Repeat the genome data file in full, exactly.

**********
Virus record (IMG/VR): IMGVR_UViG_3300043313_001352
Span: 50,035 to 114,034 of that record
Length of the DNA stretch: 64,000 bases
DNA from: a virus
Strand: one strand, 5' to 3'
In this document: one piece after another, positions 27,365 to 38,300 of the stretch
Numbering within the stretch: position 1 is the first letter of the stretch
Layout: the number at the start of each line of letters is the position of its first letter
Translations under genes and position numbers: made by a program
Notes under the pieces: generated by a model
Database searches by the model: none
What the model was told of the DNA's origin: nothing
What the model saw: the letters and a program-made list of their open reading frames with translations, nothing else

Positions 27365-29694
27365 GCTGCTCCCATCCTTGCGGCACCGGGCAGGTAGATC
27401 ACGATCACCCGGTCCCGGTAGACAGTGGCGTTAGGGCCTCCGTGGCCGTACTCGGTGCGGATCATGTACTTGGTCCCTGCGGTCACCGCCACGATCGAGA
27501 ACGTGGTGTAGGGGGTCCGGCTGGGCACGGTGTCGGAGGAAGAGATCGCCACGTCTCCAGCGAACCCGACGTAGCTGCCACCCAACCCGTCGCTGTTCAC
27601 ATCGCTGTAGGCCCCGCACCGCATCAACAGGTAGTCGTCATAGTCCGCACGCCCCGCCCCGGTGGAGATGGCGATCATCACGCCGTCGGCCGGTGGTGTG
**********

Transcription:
Virus record (IMG/VR): IMGVR_UViG_3300043313_001352
Span: 50,035 to 114,034 of that record
Length of the DNA stretch: 64,000 bases
DNA from: a virus
Strand: one strand, 5' to 3'
In this document: one piece after another, positions 27,365 to 38,300 of the stretch
Numbering within the stretch: position 1 is the first letter of the stretch
Layout: the number at the start of each line of letters is the position of its first letter
Translations under genes and position numbers: made by a program
Notes under the pieces: generated by a model
Database searches by the model: none
What the model was told of the DNA's origin: nothing
What the model saw: the letters and a program-made list of their open reading frames with translations, nothing else

Positions 27365-29694
27365 GCTGCTCCCATCCTTGCGGCACCGGGCAGGTAGATC
27401 ACGATCACCCGGTCCCGGTAGACAGTGGCGTTAGGGCCTCCGTGGCCGTACTCGGTGCGGATCATGTACTTGGTCCCTGCGGTCACCGCCACGATCGAGA
27501 ACGTGGTGTAGGGGGTCCGGCTGGGCACGGTGTCGGAGGAAGAGATCGCCACGTCTCCAGCGAACCCGACGTAGCTGCCACCCAACCCGTCGCTGTTCAC
27601 ATCGCTGTAGGCCCCGCACCGCATCAACAGGTAGTCGTCATAGTCCGCACGCCCCGCCCCGGTGGAGATGGCGATCATCACGCCGTCGGCCGGTGGTGTG